(An edited version of this post will be submitted for publication at Jacinta Hin’s Embrace Transition FaceBook page.
One of my favorite novels is the time travel classic, Replay, by the late Ken Grimwood.
Here’s an appreciation I wrote over three years ago:
The plot is ingeniously simple but the consequences rip and ripple through time and space, affecting many. I’ve read Replay several times and, in response to the events of 3/11, feel drawn to do so again.
Because, in a strange mash up of fact and fiction I found it easy to imagine that my character’s 43 years suddenly ended at 2:46pm, one pleasant Friday in March, 2011.
And yet, in the flicker of a dying synapse, I was soon very much alive again.
But it was the year 1986 and I’d all of the memories and experiences of the next twenty-five consciously available.
What would I do?
Where would I go?
Who would I meet up with or avoid?
What made Mr. Grimwood&‘s book such a deeply soul-searching read were the twin discoveries made by his main character that the initial replay was only the first of an unknown number to come; and, that he was not the only replayer.
From these jarring realizations he came to question the very foundation of his existence and, well, why not read the book and discover what happened for yourself.
Watching the Japanese TV news a few night ago I was struck by how many of the survivors of quake and tsunami wanted to put back together pieces of the lives they had once known.
A boy who admitted he didn’t much like school before, now longed for the routine of the classroom.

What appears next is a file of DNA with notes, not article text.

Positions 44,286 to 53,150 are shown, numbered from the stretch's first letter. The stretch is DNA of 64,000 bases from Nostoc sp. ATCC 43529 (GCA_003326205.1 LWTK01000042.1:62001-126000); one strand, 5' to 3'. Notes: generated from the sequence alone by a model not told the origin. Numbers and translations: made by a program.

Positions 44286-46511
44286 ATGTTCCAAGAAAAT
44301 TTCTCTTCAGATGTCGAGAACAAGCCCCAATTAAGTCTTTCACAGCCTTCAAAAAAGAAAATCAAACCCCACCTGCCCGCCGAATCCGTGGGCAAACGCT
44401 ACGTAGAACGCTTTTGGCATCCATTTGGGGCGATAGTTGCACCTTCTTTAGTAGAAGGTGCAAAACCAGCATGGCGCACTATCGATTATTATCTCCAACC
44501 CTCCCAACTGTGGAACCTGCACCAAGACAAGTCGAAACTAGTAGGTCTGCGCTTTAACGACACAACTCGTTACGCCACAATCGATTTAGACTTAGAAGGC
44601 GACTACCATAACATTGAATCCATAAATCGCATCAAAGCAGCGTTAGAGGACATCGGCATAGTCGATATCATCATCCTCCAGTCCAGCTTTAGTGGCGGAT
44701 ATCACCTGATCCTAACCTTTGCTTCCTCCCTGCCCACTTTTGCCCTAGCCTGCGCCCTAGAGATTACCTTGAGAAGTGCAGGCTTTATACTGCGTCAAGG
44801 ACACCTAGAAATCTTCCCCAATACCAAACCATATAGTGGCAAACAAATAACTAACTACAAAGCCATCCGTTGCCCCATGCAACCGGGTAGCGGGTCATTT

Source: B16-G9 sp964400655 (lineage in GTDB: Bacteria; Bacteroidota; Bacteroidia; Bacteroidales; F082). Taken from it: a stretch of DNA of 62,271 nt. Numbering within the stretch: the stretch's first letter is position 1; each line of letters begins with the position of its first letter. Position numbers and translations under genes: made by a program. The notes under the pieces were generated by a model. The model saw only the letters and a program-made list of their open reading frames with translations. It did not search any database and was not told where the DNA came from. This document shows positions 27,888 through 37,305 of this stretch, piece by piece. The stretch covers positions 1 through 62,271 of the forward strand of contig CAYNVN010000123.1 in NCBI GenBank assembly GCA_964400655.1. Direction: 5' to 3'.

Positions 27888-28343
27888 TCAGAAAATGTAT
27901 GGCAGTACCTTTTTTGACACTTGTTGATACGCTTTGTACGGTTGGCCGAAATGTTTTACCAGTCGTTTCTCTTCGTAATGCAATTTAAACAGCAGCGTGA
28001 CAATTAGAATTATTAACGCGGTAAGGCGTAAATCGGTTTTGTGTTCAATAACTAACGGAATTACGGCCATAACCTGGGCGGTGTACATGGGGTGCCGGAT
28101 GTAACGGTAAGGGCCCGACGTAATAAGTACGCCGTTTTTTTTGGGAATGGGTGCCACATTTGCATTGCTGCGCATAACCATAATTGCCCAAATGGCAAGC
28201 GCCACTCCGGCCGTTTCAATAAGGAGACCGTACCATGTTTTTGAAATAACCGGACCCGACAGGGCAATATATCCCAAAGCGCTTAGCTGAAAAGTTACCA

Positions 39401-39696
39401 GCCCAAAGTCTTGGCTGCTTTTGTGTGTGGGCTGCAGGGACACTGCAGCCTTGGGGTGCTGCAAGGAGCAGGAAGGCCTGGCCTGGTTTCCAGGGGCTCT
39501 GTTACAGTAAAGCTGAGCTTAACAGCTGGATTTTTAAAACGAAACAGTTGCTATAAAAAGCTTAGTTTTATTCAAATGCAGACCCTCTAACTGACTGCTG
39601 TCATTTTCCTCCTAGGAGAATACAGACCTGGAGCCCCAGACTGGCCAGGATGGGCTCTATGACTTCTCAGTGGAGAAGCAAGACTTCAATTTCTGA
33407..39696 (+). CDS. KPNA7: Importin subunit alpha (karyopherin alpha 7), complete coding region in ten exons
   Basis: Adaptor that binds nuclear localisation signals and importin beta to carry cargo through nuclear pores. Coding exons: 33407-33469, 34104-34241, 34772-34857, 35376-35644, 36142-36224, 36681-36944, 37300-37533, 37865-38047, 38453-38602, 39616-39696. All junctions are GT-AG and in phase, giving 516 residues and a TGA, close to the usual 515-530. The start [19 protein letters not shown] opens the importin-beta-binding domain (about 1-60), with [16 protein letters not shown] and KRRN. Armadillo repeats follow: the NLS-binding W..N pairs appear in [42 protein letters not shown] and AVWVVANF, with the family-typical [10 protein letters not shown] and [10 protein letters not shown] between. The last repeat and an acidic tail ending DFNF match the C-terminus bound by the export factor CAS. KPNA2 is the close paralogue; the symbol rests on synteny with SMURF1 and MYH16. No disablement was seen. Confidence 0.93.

An elderly woman lamented that she couldn’t stand existence in a shelter and just wished to go home to a house and to neighbors that no longer existed.
I found myself thinking how much we humans are creatures of habit and circumstance, even after we’ve taken care of the basic needs of food, water, shelter, warmth and kinship. No doubt I would react in a similar manner if my world had been ripped asunder in a matter of minutes, and I was left facing a very uncertain and troubled future.
However, even for the foreigners I know of in Tokyo with an undamaged dwelling to relax in and an intact way of earning a living, it’s still an unsettling time.
There are, of course, the widely reported physical realities of broken nuke plants and random aftershocks to contend with. Much less discussed is the puncturing of an always on city lifestyle that took the availability of unlimited electrical power almost as natural law. Faced now with the prospect of power shortages in the hot, sticky summer ahead, how many will attempt to carry on as before?
And, looking further ahead, just as Replay’s main character knew what was to come, but for a lifetime or two attempted to ignore the inevitable day of reckoning, will our days return to living in a present yesterday, and to ignoring those impulses to start changing repeating patterns that no longer serve us?
Or, most shockingly of all, perhaps a replay of Tohoku’s tribulations, but one much closer to this metropolis and its teeming millions, will be the awful catalyst for personal collapse and reinvention?
Lest the reader misunderstand, I don’t wish natural disasters on anyone. And I fully support the mighty efforts to help those who’ve suffered so much from recent calamities in Japan.
But at the same time, it’s clear to me that Japan, and Tokyo in particular, has been served a warning on what could happen in the Kanto region. Unlike in Replay, we unfortunately don’t have any firm date to plan for.
In the interim, I foresee much personal introspection and change in the months and years ahead for the people of Japan, and for foreign residents too. With some luck and much hard work, an eye to the future will hopefully help many better understand the lessons of experience, and the thrill of being more present today.